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What is Meditation Practice?

Insight meditation (vipassana) is the practice of paying attention to our present-moment experience with kindness and without criticism.. By gently and continually directing our attention to what is happening now, we cultivate mindfulness, compassion, and wisdom.


Through the development of mindfulness one can reduce stress and anxiety, learning to detach from reactions, gain self understanding and improve one’s general well-being. Meditation is the training of attention. Getting better control of your attention is the foundation of changing your brain, and thus your life, for the better.


It is you saying to the world (and yourself): I'm going to step off the hamster wheel now. This time is for me. It is a way to center in being rather than doing (what a relief!). Incidentally, this is how we can affect change in the world. Being more available for ourselves, we have more to offer others.




When do you plan to open the center again?

All of our programs are currently being offered on Zoom to safeguard the health of our sangha and the community at large. We are monitoring the situation with Covid-19 closely and will make an announcement via email when we feel it is safe enough to open the center to in-person offerings again. If you would like to stay abreast of news, please sign up for our email list (here). Join us on zoom by visiting our progams page.


What if I’m not Buddhist?

While we offer the teachings of the Buddha, the practices of meditation, mindfulness, kindness, and generosity are universal. You do not need to believe anything, wear anything, or be anything you’re not. All are welcome here. Come as you are.

Do I sit on a chair or cushion?

This is up to you and depends on your body. To meditate you need to be comfortable enough to sit still for several minutes. People often start in a chair and then move to a cushion when their body allows.


What is Pali?

Pali was the language in which the Buddha taught. From time to time, we use Pali words in dharma talks and on our website. Always feel free to ask whoever is offering the teachings what specific words mean. For a glossary of Pali terms, please click here.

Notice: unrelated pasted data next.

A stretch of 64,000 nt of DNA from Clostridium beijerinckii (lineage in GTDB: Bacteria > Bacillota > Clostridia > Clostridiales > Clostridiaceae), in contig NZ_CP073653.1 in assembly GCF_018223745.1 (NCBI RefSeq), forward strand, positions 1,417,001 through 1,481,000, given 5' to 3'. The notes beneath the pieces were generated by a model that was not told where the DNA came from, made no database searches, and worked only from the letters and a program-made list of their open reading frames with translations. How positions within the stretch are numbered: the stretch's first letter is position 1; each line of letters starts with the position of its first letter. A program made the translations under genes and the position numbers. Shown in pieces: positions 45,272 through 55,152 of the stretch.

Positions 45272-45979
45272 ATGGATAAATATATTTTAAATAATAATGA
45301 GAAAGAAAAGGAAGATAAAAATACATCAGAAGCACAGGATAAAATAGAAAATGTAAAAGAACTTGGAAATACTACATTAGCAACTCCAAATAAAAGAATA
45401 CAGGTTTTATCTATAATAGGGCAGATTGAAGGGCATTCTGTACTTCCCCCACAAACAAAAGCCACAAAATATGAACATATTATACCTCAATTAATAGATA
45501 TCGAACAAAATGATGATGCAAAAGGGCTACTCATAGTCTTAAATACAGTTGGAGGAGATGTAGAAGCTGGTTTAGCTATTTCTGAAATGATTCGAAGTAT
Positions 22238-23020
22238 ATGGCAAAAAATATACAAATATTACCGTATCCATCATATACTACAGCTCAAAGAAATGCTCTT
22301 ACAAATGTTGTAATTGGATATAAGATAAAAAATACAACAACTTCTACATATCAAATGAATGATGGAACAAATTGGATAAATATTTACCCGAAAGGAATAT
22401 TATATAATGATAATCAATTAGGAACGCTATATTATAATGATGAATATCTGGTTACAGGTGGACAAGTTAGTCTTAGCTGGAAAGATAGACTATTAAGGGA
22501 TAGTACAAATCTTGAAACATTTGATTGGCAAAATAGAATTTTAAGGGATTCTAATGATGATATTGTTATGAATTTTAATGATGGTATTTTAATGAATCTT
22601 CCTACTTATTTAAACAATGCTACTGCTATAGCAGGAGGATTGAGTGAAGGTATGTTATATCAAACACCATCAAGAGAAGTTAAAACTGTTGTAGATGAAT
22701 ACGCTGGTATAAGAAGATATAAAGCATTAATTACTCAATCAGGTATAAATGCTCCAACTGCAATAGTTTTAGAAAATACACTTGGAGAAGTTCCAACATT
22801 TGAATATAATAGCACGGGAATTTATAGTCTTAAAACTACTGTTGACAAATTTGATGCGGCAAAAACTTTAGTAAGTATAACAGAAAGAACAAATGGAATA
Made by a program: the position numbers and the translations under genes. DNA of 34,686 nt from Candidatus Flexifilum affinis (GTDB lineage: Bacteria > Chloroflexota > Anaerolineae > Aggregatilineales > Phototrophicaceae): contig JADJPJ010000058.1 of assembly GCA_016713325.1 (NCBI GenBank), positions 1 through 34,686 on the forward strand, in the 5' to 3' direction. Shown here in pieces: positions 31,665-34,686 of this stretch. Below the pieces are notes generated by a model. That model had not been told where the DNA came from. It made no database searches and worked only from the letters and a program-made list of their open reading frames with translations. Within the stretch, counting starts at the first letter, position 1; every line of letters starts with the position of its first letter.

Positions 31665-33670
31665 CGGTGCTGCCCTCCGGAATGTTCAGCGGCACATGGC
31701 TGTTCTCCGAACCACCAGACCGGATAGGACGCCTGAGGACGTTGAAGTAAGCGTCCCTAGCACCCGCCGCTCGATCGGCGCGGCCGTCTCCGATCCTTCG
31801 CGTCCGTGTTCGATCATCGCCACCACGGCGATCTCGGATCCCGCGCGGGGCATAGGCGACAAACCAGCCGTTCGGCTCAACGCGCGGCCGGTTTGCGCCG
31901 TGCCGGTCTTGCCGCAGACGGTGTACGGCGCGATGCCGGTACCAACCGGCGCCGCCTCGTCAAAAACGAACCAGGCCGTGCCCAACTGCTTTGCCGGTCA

What is Dana?

In the Buddhist tradition, the teachings are considered so valuable you can’t put a price on them. For more than 2,600 years, teachers and communities have been supported by the practice of dana, a Pali word that translates as “generosity.” Just as students depend upon teachers, teachers depend upon students. Through a practice of mutual generosity, teachers share the Dharma, and practitioners support the teachings through gifts of money, resources, and service. This system has allowed the teachings of the Buddha to become available to all people, regardless of socioeconomic background, and has supported the spreading of the teachings through countless generations.


The ShowMe Dharma Center only exists through the generosity of the people who value what we offer. We would not be here without your generous support of our center and leadership. Dana is not a payment or a fee. It is a gesture of the heart and a beautiful practice of mutual support and sharing. Your support allows us to pay the rent, maintain the facility and support the teachers and classes.


There are many ways to give dana. For more information about offering a gift, please visit our donation page. For information about volunteering, please visit our volunteers’ page. If you would like to read more about the practice of generosity, please refer to “The Gift of Generosity” an article written by Phillip Moffitt.


What if I can’t afford a retreat fee or to offer a donation?

No one is turned away from any program we offer for lack of funds. All of our programs, classes, and retreats provide scholarships.

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